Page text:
People in the market for a new home in Calgary may be facing a price shock these days—at least compared to their northern counterparts.
According to the latest New Housing Price Index, compiled monthly by Statistics Canada, Calgary’s index value for December was 104.5, up slightly from 104.4 in November. The index sets prices in 2007 equal to 100, so prices in December were 4.5 per cent higher than in 2007. The price index in Edmonton was steady at 90.9—essentially unchanged over the last two years. That's more than nine per cent below the price in 2007.
While both cities are doing well economically and receiving roughly their proportion of interprovincial migrants, Calgary’s housing market is decidedly warmer than Edmonton’s. This is particularly true with respect to prices for new homes which continue to show gradual gains in Calgary while flat-lining in Edmonton (as illustrated in the graph below).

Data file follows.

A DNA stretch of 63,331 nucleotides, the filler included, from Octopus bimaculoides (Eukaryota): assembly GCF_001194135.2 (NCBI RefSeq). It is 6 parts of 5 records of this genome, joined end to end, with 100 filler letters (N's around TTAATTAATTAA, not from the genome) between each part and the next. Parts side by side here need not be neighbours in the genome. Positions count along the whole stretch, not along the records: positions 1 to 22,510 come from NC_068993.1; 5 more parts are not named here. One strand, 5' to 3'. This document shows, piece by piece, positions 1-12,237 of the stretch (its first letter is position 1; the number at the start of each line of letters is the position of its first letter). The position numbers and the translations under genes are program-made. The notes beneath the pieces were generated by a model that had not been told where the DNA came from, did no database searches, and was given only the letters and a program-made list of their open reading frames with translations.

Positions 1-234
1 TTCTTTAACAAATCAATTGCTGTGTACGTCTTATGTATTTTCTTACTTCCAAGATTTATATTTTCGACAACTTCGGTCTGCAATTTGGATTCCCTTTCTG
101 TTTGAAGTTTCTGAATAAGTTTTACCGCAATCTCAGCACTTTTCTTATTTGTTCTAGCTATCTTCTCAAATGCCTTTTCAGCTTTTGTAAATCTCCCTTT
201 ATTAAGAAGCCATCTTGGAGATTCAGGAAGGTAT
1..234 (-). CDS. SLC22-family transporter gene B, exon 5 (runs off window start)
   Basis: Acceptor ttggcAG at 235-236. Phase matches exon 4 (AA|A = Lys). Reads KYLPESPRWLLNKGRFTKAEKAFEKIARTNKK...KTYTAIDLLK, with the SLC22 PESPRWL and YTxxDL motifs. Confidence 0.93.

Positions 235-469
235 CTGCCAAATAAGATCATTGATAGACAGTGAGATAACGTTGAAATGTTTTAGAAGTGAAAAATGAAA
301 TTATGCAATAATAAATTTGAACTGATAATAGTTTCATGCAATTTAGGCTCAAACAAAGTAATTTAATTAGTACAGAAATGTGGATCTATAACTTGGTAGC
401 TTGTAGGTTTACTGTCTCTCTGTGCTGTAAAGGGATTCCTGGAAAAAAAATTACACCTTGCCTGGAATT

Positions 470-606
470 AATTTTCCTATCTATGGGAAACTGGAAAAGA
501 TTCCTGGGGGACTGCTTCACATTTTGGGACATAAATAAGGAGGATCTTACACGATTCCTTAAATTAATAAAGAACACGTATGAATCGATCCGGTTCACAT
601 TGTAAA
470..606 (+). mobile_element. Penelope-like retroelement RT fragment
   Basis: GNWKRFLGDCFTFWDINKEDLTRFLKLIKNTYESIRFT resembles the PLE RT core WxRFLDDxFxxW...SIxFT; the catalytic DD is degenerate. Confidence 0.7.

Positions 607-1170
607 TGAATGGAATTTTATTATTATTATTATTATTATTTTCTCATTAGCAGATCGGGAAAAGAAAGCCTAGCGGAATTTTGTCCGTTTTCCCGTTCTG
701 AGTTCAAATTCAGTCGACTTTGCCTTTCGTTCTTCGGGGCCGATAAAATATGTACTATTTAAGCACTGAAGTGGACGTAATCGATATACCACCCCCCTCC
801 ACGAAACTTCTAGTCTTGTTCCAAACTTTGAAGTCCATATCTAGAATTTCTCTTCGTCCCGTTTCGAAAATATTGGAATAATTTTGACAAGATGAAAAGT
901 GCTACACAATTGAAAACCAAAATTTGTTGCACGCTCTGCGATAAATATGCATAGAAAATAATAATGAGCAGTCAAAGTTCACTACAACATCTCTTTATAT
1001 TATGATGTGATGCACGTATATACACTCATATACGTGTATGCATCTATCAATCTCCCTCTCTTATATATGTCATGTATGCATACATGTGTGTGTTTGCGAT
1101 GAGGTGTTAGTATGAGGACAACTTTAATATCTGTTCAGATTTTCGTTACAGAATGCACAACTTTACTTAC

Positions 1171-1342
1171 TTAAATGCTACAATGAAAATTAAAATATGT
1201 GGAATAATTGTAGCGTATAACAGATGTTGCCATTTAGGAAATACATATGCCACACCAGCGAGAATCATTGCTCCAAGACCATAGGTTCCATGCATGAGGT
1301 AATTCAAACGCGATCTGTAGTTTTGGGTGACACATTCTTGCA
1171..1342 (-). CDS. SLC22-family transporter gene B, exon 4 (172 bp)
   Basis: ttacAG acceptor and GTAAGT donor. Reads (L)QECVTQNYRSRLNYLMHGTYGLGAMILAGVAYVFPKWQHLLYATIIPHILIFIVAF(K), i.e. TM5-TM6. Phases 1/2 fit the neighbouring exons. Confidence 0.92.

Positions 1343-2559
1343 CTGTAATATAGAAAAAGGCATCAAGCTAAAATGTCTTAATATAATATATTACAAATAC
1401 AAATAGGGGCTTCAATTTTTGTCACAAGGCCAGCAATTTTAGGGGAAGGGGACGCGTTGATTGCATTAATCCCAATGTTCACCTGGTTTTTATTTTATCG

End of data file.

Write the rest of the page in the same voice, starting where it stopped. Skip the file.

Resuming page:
The gap between the two cities involves a number of factors, including the cost and availability of land and the inventory of existing homes in both cities. As well, incomes in Calgary have outpaced those in Edmonton.
The residual effects of the 2013 flood could also be a factor. Rebuilding efforts in Calgary and southern Alberta after the June disaster have pushed up labour costs and created some shortages of materials. All of this affects costs for builders who may find little choice but to add these to the price tag of new homes.
Todd Hirsch Chief Economist ATB Financial
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